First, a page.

Christmas Crackers and Kimchi

For the past few days the December sun was like a stone sent skipping across a great pond of dull cloud it could not break. By morning I was aboard the train. Then, all that sky gray drained the colors from the river and the grasses and the ink in the shadows to the odd houses that retreated from my window as the rail car rocked away from Ipswich on the way to London.

I was between two worlds at Christmas.

A few days before, I was three weeks into my three-month internship at British Telecommunications. Our special project staff ––of ten or so–– went out on a pre-Christmas break lunch to an Indian restaurant within a small, nearby town called Woodbridge. There we pressed three tables together ––forming a longer one–– where we sat chatting and working on our second or third pint of ale.

A strange tube wrapped in gilded paper was given to me.

“Don’t you have Christmas crackers in America?” one of the programmers to my immediate right asked. I offered an impish ‘no’ right before he instructed me to pull on the tube’s fanned ends. I heard the term ‘Christmas crackers’ years before but images of dry, thin bread wafers came to mind.

“While in Rome,” I thought, so I tugged until the explosive went off. It gave me a start right before the scent of powder tapped my nose, warmly reminding me of cap guns from my youth.

The tube unraveled and produced a yellow paper crown, which I promptly placed on my head as the other ‘kings’ did with theirs at the table. We gave a toast to the name of our communications project and tucked in to our curries and pints.

For a moment I was not watching a British soap opera in-between solitary walks to and from work, rather; I was a part of a community: one leaf in the rich wreath of a common crown.

Come the next day, everyone was off for the remaining week of 1997. Earlier I arranged to spend Christmas Eve and day with my friend Jae-Sung and his wife Kyung-Hee, so I rode the rail west to London, navigated my way through the familiar Underground, and met them in North Kensington. I took off my shoes, gave them the bottle of wine recently bought in Ipswich, and we caught up with one another sitting on cushions at a short-legged table.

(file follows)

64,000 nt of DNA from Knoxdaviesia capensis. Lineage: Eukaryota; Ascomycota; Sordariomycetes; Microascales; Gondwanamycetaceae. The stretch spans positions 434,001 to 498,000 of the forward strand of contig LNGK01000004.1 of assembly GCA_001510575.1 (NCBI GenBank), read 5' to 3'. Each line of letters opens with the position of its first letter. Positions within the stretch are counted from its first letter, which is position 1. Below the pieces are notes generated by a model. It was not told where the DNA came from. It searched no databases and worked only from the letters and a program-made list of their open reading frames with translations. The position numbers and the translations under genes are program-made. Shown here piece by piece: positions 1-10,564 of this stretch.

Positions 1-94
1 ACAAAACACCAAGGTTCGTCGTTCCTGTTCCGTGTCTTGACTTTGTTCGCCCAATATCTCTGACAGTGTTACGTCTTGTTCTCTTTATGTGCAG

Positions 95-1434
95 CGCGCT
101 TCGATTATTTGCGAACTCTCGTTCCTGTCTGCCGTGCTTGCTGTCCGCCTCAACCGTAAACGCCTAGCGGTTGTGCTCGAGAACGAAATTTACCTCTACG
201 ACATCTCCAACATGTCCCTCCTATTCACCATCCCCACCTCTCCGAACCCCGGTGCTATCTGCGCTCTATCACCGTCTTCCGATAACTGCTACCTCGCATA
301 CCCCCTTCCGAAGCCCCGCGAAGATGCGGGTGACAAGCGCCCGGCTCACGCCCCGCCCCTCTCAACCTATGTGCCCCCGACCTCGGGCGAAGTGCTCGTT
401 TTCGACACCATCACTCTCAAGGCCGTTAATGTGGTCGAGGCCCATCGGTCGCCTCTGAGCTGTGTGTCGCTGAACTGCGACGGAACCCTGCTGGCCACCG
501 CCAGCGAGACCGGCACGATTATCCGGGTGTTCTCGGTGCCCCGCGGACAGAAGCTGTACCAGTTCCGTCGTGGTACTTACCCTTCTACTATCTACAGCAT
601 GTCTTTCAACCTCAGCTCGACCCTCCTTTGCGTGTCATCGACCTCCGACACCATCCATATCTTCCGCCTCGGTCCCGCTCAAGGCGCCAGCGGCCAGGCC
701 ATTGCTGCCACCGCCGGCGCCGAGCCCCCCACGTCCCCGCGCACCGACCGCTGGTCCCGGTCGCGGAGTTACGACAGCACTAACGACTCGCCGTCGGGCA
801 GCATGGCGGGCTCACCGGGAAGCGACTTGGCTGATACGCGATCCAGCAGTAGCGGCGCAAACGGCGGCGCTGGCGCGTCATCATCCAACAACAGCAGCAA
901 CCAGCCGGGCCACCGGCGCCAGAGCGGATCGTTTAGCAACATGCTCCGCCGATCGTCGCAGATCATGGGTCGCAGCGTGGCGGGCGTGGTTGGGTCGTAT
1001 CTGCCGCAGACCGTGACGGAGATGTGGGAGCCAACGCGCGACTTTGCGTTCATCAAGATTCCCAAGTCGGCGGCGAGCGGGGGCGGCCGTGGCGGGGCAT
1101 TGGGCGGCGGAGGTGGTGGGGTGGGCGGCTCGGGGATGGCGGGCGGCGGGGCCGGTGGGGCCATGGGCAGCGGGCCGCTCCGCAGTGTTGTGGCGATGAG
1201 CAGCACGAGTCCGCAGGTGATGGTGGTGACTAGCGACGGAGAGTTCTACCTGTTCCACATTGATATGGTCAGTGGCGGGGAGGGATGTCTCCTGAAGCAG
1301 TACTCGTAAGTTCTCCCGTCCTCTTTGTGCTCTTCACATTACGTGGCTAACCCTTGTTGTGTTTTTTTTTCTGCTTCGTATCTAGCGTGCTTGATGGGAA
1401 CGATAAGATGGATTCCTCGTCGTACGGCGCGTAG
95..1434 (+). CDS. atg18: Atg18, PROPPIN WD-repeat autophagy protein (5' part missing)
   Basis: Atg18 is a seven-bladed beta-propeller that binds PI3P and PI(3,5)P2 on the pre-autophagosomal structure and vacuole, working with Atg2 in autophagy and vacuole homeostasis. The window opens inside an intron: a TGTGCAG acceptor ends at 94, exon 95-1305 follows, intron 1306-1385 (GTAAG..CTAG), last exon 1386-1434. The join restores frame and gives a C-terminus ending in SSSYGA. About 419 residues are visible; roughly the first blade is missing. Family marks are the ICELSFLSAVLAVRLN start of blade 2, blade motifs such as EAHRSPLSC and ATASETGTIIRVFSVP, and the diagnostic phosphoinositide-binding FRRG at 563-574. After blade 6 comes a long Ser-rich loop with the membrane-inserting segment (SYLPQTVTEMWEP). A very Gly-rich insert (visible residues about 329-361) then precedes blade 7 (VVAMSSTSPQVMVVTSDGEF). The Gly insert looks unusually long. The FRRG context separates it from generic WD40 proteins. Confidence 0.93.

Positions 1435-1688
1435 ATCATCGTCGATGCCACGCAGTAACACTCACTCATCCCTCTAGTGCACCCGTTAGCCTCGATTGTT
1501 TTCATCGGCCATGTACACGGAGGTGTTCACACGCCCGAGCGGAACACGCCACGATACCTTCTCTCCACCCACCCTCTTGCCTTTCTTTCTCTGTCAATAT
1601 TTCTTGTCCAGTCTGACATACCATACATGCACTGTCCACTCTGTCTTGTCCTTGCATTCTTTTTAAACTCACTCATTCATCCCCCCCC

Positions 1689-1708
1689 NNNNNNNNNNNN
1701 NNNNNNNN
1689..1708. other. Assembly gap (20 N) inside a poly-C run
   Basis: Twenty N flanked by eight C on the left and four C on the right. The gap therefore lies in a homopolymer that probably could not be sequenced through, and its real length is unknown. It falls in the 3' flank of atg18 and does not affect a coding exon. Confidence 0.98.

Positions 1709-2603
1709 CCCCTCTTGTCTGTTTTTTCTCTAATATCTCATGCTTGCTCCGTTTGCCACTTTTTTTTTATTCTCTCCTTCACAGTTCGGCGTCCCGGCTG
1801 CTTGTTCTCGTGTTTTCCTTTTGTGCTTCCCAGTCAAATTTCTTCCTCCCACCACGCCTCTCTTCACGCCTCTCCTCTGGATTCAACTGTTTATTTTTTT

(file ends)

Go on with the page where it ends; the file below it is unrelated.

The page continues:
Jae-Sung and I became friends while students in a masters program at the Royal College of Art. It was a friendship founded, to some extent, on our immigrant status ––on finding commonality in our uncommonness. We were not English, and we were not white. We journeyed through college, London, and some of Europe like the Underground: visiting stops without stopping, living among strangers, always wondering if you headed in the right direction.

During the brief one-year period of my studies in London, we came to know a little more about each other’s cultures, though some of mine often came pouring through the television. Fortunately, Jae-Sung brought something more useful from his native Korea.

Anticipating dinner, he brought in a white industrial-size bucket from the courtyard. Kyung-Hee prepared rice and scooped some, with a bit of boiled egg, into bowls, and atop that was some of what was brought in from the cold. This was my first taste of kimchi, and we ate it over the two nights I stayed ––with slight variations to what was served with it.

Christmas morning was dark and rainy; it was then that I called long-distance to talk to my mother. Though I missed my family’s company, I was happy and quite fortunate to spend this time with good friends who welcomed me into their home; especially knowing their sense of home was probably much farther than mine.

In the early afternoon, all three of us walked to the Round Pond in Hyde Park, and watched the swans slip in and out of the cold water. The sun at last met us on our return. The rain painted a springtime gloss over the black gates and the slate steps that led up to the apartment.

On Boxing Day, BBC 2 played Gone With the Wind. In those days, my good spirits were easily broken by embarrassment.